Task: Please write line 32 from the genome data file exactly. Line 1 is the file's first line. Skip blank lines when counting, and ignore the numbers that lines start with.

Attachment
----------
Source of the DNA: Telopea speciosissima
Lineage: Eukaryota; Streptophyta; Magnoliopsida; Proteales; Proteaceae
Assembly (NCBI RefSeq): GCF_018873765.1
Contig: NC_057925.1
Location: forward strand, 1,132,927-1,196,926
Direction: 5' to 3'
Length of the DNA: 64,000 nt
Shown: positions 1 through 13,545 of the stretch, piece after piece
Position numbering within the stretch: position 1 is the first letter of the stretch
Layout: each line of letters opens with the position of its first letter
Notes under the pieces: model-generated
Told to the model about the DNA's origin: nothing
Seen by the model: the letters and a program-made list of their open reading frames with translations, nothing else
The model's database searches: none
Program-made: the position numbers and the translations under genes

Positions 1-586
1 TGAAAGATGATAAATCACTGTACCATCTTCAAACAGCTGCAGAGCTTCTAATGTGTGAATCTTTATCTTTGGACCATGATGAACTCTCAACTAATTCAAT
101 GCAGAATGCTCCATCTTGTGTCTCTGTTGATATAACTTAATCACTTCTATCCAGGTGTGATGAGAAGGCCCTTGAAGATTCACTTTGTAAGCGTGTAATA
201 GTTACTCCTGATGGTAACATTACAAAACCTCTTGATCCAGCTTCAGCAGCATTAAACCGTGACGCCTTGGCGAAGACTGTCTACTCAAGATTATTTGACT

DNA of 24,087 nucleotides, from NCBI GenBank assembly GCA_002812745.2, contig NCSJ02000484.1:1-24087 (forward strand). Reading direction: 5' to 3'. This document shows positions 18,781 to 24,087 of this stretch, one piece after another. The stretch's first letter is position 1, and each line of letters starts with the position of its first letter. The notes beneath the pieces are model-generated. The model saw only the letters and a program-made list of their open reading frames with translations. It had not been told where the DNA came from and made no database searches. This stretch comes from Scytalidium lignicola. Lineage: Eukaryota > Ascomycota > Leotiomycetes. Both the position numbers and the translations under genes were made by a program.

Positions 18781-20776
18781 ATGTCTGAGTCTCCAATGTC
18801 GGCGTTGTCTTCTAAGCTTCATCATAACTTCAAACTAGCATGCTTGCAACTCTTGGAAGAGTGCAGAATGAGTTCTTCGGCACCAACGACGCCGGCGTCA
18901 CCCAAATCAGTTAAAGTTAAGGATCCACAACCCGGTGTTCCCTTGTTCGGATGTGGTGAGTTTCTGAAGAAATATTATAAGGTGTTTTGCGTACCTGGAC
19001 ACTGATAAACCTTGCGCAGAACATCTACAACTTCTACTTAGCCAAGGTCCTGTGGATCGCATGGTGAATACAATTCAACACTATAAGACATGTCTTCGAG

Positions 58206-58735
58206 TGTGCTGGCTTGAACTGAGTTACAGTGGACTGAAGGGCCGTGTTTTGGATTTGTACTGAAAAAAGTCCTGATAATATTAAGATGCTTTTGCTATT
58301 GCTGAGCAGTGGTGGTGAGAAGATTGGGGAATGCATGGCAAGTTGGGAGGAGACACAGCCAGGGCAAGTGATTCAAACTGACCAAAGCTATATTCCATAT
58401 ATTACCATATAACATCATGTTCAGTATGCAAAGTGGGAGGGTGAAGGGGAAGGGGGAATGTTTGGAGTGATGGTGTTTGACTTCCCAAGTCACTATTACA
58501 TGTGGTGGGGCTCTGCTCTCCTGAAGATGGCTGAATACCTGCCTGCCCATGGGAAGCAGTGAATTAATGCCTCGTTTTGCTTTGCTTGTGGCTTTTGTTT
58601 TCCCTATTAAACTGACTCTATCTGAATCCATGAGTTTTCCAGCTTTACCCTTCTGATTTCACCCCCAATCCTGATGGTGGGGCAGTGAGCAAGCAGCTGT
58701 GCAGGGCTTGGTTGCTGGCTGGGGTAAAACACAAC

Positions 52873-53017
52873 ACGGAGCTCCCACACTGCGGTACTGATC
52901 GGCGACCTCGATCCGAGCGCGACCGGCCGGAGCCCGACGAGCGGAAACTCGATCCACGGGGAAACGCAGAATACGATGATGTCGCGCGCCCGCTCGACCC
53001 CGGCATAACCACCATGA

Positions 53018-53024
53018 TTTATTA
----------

58701 GCAGGGCTTGGTTGCTGGCTGGGGTAAAACACAAC